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DCPL organizes banned books scavenger hunt across DC

DCPL organizes banned books scavenger hunt across DC. (ABC7)
DCPL organizes banned books scavenger hunt across DC. (ABC7)
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At more than a dozen locations across D.C. this month, visitors might be surprised to find books. And these are books that, at some point, have been censored or challenged.

This is part of a scavenger hunt, organized by the D.C. Public Library, recognizing Banned Books Week.

In all eight wards, these famous books are hiding in plain sight, covered up with words describing why they were once deemed inappropriate.

For example, critics used the word "pornographic" for "One Flew Over the Cuckoo's Nest." And parents, appealing to school board in Ohio, described "The Catcher in the Rye” as anti-white.

Through social media, DCPL is encouraging scavenger hunt participants to visit one of 15 District businesses to find their free copy.

The Politics & Prose bookstore on Connecticut Avenue NW is one of the locations.

“People tend to think of banned books as something that belongs to the past and they don't think that kind of censorship can go on in America today, but it does,” said Jon Purves, the bookstore’s director of marketing.

Just this spring, Virginia Governor Terry McAuliffe vetoed a bill that would have forced schools to notify parents when their children were assigned to read books with sexually explicit content.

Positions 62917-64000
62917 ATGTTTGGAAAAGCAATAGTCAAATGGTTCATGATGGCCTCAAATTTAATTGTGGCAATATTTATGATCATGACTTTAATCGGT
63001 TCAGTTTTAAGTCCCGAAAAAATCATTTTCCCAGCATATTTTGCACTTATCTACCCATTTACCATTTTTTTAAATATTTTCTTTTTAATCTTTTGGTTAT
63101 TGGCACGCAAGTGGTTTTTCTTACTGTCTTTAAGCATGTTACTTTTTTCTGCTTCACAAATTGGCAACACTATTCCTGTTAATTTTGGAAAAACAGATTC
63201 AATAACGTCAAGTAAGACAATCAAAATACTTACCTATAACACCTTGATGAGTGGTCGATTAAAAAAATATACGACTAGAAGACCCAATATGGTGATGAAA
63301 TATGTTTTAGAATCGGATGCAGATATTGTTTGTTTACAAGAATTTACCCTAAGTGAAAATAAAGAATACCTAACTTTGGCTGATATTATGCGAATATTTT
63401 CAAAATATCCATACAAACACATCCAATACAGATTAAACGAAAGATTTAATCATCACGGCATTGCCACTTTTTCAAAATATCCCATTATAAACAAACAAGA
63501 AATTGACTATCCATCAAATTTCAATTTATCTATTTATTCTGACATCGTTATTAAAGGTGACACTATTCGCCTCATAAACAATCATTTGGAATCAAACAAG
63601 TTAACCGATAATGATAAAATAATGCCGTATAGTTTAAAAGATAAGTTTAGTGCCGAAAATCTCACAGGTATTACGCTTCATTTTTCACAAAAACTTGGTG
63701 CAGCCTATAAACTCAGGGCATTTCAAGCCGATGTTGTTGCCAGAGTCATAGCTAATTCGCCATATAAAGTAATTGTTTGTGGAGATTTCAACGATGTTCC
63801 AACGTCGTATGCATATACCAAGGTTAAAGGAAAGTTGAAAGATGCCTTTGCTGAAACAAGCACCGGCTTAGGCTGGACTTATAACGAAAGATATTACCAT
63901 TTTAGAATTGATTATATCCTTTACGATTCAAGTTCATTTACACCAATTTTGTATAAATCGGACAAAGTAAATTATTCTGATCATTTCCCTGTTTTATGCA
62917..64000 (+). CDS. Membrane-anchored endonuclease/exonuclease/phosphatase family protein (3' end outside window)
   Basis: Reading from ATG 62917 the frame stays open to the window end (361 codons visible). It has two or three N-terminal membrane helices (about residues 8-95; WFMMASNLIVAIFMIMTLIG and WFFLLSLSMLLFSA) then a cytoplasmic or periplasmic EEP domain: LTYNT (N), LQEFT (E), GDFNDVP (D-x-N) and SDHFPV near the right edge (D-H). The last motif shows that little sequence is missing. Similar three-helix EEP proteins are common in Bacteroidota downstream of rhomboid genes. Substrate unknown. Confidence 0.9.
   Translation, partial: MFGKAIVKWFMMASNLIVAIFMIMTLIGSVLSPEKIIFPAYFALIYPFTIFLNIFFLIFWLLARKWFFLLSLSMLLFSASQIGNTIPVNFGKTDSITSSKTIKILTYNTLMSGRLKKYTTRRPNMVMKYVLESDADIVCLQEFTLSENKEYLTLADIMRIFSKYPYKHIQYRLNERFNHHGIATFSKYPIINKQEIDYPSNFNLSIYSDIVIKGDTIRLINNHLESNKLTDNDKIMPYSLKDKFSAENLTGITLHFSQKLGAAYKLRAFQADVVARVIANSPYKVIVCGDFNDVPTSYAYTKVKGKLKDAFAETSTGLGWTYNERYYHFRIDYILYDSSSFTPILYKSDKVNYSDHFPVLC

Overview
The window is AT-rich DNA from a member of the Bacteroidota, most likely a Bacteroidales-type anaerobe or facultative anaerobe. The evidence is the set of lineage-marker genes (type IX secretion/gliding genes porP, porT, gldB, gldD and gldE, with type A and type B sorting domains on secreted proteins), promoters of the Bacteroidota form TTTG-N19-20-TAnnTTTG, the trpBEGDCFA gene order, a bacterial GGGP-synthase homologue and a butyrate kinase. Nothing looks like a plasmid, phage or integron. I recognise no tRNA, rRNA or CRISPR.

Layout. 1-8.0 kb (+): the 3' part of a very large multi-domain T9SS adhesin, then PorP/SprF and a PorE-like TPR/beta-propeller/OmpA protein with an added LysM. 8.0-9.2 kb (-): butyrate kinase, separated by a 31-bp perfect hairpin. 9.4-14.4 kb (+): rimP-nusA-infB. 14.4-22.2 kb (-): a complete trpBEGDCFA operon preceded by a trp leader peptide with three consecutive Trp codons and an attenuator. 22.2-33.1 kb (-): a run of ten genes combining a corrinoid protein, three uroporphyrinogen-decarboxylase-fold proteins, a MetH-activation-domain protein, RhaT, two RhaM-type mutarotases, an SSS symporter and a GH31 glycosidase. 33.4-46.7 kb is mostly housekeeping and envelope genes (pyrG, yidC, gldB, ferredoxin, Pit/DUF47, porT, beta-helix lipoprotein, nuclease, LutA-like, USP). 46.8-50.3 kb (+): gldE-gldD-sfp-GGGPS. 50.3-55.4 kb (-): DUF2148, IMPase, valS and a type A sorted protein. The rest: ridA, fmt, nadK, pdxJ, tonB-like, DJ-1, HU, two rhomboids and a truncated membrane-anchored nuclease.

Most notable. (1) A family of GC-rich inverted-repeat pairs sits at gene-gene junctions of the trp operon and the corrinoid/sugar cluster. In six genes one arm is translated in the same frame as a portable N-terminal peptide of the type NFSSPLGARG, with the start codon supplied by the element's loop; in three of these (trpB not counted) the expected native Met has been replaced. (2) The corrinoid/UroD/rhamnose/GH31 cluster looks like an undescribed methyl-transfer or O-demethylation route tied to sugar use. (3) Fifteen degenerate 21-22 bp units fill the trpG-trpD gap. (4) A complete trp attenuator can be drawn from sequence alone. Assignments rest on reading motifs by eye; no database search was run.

For many parents, that's not censorship. They just want to decide what their kids read.

“Everyone should be engaged and aware of this issue to be sure that one person's opinion about a book doesn't influence everyone else's access to that material,” said DCPL Director of Programs & Partnerships Meaghan O'Connor.

By the end of the month, more than 400 copies of these books will be distributed throughout the District. Participating businesses include bars, restaurants, even a clothing store.

Each day, clues on the library’s twitter account direct participants where to find these books.

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Scavenger hunt participants – ages 21 and up - are also competing for tickets to a September 30 cocktail party hosted by the D.C. Public Library Foundation.

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